The Grammy Awards is the biggest, most glamorous night in the music calendar each year -- a star-studded evening of some unforgettable performances... and others that fall flat.
Monday's gala in Los Angeles was no different. While Kendrick Lamar and Lady Gaga lit up the stage, others including Adele -- who admitted to technical difficulties -- and Taylor Swift were underwhelming.
Here is a look at the show-stopping acts -- and some of the more cringeworthy turns:
Lamar may not have won any of the top prizes, but he certainly won the night in terms of sheer star power.
The rapper, who has emerged as a voice of the Black Lives Matter movement, offered up an intense, politically charged performance that took him from a prison -- in shackles, no less -- to a joyous bonfire in Africa with dancers in traditional dress.
The 28-year-old started out in chains and a prison uniform, with strobes flashing on the jailhouse set, as he treated the audience to a jazz-rock version of "The Blacker The Berry."
He then shifted into "Alright," the unofficial anthem of the movement against police abuse targeting African Americans.
His rapid-fire delivery of lyrics ignited the audience, which gave him a standing ovation.
Another of the night's top moments came when the inimitable Lady Gaga appeared for her David Bowie tribute in a nuclear-orange wig -- and with a giant projected spider crawling across her face.
The number was not short on song titles -- she sang bits of 10 hits, from "Space Oddity" and "Ziggy Stardust" to "Let's Dance" and "Heroes."
It was a messy, chaotic performance that prioritized sight over sound and ended up being a tribute more to Bowie's showmanship than to his musical accomplishments.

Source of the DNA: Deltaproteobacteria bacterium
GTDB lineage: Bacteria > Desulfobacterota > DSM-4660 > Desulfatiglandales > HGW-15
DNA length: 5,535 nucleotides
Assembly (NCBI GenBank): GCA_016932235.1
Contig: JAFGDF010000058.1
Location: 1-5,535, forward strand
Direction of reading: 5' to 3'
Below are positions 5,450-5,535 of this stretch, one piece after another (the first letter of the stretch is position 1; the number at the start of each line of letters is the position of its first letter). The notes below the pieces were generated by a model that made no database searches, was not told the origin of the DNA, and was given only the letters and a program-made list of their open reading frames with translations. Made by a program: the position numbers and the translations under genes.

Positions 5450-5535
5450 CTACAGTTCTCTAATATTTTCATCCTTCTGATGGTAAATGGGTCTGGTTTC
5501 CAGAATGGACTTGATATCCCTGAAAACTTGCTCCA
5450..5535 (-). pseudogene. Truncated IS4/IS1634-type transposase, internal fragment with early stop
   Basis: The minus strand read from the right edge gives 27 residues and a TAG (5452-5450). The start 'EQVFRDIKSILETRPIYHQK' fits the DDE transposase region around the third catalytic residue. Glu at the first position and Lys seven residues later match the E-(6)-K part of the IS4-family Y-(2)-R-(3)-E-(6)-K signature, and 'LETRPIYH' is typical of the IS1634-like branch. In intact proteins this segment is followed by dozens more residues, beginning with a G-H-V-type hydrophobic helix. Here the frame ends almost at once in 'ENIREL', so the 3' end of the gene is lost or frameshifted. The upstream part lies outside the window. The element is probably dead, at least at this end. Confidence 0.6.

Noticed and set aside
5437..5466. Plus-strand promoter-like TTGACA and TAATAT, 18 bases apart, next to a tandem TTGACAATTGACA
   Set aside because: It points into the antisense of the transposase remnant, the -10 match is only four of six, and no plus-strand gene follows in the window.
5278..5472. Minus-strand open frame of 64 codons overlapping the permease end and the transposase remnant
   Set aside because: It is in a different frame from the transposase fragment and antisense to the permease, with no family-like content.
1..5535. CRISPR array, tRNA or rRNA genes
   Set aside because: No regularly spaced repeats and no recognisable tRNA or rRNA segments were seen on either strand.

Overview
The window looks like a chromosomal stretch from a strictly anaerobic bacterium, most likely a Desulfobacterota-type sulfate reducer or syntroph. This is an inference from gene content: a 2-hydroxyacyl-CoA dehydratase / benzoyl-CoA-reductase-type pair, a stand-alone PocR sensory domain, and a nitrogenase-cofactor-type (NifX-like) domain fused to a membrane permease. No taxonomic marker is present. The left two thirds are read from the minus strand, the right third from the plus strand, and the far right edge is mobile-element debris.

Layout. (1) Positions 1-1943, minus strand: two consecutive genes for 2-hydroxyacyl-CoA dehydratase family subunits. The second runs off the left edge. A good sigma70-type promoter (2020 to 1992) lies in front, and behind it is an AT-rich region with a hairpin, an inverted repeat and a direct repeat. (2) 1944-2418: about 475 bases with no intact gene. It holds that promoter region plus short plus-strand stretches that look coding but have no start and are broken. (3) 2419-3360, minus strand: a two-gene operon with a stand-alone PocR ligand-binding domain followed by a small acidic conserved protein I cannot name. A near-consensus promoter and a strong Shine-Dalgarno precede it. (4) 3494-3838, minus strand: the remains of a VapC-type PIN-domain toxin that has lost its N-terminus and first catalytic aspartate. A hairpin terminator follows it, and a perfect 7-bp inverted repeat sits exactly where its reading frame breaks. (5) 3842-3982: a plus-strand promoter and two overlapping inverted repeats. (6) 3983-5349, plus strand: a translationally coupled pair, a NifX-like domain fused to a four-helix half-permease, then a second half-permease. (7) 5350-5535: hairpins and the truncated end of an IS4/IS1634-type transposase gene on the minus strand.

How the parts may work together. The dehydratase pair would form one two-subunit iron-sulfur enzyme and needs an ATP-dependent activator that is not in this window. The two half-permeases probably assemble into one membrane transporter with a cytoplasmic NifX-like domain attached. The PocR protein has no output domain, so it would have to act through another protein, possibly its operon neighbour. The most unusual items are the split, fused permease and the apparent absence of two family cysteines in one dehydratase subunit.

The flawed-but-fun performance however had the audience on their feet, and Gaga was worthy of the long standing ovation she received -- both for her stamina and for eclipsing the dreary ballads that started the evening.
Stevie Wonder and Pentatonix wowed the Staples Center with a tribute to Maurice White, the funk legend founder of Earth, Wind and Fire who died 10 days ago.
The impromptu a cappella performance, reportedly put together at the last minute, had the audience on their feet as the Texan warblers beatboxed to Wonder's rendition of "That's the Way of the World."
"Too often lately, we've experienced painful losses in our musical family. But time and time again, we find solace in the healing power of music," Wonder told the crowd.
John Legend, Demi Lovato, Meghan Trainor, Tyrese Gibson and Luke Bryan delivered a smoother-than-silk tribute to four-time Grammy winner Lionel Richie, who was the Person of the Year for MusiCares, the charity arm of the Grammys.
Legend opened with a velvety rendition of "Easy Like Sunday Morning" before Lovato took over with a powerful "Hello" that had Richie nodding along in his seat.
The crooner got up on stage to help out as they rounded off with crowd-pleaser "All Night Long," with several celebs including Beck looking visibly moved and Foo Fighters frontman Dave Grohl rocking out in his seat.
Taylor Swift opened the show sporting a short bob and sheer black jumpsuit studded with crystals for a not-so-sparkly performance of her smash hit "Out of the Woods" on a stage surrounded by appropriately lifeless looking trees.
The show then plodded its way through several more ballads, with Carrie Underwood and Sam Hunt mashing up their hits "Take Your Time" and "Heartbeat" and The Weeknd offering a medley of "Can't Feel My Face" and "In the Night."
Backlit beside a grand piano, 10-time Grammy winner Adele looked her usual sultry self -- but she sounded anything but.
The British songstress belted out power ballad "All I Ask" during a performance beset by technical problems. At times, the singer sounded out of tune.
Viewers at home took to Twitter to complain about the poor sound quality after it cut out midway through the song, with some accusing the guitarist of playing out of key.
The problems appeared to push Adele off kilter, as she too began to lose concentration with an uncharacteristically off-key performance.
Later, she tweeted, "The piano mics fell on to the piano strings, that's what the guitar sound was. It made it sound out of tune. Shit happens."
But she sounded upbeat, saying she was treating herself to a burger from fast food chain In-N-Out over the mishap and adding: "So maybe it was worth it."
For more arts and culture news and updates, follow Ahram Online Arts and Culture on Twitter at @AhramOnlineArts and on Facebook at Ahram Online: Arts & Culture